PR Blowback: Value Your Community — Or Else


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Business Week has a terrific piece up (“Sony: The Company That Kicked the Hornet’s Nest“) on how the now-embattled gaming giant did much to create its own crisis — not just by inadequately monitoring network security, but by utterly failing to connect with, shall we say, the black sheep of its community. Spot-on analysis, and yet more proof that all the brains in the world won’t save you from a lack of common sense.

I wrote about this story myself a few weeks ago, chastising Sony for the short-sightedness of suing a bright young hacker, rather than bringing him into the fold (as those paragons of openness, Microsoft and Google, do). Net, net, Sony went on the (extremely defensive) offensive, and by the time they were inking a settlement and declaring victory, someone was already testing their network for exploitable weakness. Suffice it to say that the young, sharp hacker community wasn’t feeling the Sony love.

There’s a tremendous lesson in here about the very real, very unintended consequences of old-school strong-arm tactics in a world of jailbreaking, crowdsourcing, and frighteningly talented kids. Sony’s initial hacking problems — like so many other tech PR crises this year — could have been headed off at the pass by inclusive communication in place of lawsuits.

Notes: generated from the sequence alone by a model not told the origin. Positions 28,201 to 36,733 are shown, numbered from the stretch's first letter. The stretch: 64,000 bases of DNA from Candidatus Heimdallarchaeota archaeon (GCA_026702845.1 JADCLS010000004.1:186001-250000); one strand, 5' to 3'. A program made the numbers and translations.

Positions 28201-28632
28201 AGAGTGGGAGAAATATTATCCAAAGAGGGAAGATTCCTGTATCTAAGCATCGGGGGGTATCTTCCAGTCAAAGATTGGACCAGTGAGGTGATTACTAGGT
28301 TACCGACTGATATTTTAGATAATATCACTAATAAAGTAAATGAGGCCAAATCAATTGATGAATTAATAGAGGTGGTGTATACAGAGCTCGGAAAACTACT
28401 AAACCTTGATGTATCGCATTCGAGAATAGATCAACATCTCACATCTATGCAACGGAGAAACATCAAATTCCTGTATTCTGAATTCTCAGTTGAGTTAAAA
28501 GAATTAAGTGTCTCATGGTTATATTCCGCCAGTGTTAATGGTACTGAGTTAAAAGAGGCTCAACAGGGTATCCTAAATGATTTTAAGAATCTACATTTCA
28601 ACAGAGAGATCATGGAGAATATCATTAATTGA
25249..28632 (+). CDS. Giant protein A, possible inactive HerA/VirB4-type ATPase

Maybe their gaming network would still have come under attack (maybe not), but the feeling of the situation wouldn’t be the digital genii vs. Sony. They could have been partners instead.

By taking a stand against device unlocking and homemade games, Sony no doubt believed that they were only taking the responsible corporate stance — but it was a good move for a different time. Now, instead of looking justified and professional, Sony looked petulant and made itself a big, attractive, and obviously vulnerable target.

It’s an interesting twist, actually, on the Japanese proverb, “The nail that sticks up will be hammered down.” If Sony hadn’t been blustering about the size of its hammer, it might have seen the rain of blows coming.

Republished with author's permission from original post.

Kate Schackai
Kate combines a technical understanding of web 2.0 with classic PR savvy, resulting in online communications that both humans and Google love. She joins Crawford from WordPress development firm TCWebsite, where she worked in online marketing and search engine optimization.


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